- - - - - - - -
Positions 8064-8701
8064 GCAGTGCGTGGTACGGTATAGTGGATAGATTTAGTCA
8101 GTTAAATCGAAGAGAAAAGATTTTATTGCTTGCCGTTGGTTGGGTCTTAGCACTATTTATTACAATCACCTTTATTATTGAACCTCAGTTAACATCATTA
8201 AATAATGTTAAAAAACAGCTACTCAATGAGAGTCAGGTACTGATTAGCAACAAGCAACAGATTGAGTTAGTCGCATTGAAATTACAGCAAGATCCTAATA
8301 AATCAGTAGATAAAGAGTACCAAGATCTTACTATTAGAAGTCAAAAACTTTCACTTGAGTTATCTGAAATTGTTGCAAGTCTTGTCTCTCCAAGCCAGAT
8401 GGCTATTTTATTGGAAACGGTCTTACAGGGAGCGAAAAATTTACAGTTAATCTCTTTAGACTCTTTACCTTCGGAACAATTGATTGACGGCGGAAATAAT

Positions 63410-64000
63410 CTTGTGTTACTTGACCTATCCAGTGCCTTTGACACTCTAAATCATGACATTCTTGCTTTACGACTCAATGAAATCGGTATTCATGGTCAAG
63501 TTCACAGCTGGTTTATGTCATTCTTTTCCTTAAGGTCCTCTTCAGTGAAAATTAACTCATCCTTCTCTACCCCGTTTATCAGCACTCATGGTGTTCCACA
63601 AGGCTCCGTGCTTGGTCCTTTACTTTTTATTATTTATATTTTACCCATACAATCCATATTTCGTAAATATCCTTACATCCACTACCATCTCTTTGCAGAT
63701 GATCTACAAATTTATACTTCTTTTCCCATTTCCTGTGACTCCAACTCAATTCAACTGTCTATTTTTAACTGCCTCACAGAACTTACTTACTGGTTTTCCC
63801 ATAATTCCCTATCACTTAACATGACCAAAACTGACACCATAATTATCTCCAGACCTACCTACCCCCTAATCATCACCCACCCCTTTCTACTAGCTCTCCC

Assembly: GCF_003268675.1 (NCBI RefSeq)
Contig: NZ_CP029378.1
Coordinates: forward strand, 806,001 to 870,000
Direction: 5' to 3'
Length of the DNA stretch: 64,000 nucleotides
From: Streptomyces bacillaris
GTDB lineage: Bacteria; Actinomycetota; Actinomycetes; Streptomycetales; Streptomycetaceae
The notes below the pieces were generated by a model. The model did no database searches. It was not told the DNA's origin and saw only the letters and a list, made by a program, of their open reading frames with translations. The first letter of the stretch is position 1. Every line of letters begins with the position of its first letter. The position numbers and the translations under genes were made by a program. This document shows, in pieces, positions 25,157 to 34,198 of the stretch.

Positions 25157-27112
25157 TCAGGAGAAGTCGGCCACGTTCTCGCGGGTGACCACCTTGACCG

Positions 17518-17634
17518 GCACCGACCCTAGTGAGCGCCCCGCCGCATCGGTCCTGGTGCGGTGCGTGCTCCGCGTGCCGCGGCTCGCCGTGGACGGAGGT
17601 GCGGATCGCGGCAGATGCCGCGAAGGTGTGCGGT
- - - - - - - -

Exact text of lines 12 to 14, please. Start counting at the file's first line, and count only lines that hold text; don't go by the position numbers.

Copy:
63801 ATAATTCCCTATCACTTAACATGACCAAAACTGACACCATAATTATCTCCAGACCTACCTACCCCCTAATCATCACCCACCCCTTTCTACTAGCTCTCCC

Assembly: GCF_003268675.1 (NCBI RefSeq)
Contig: NZ_CP029378.1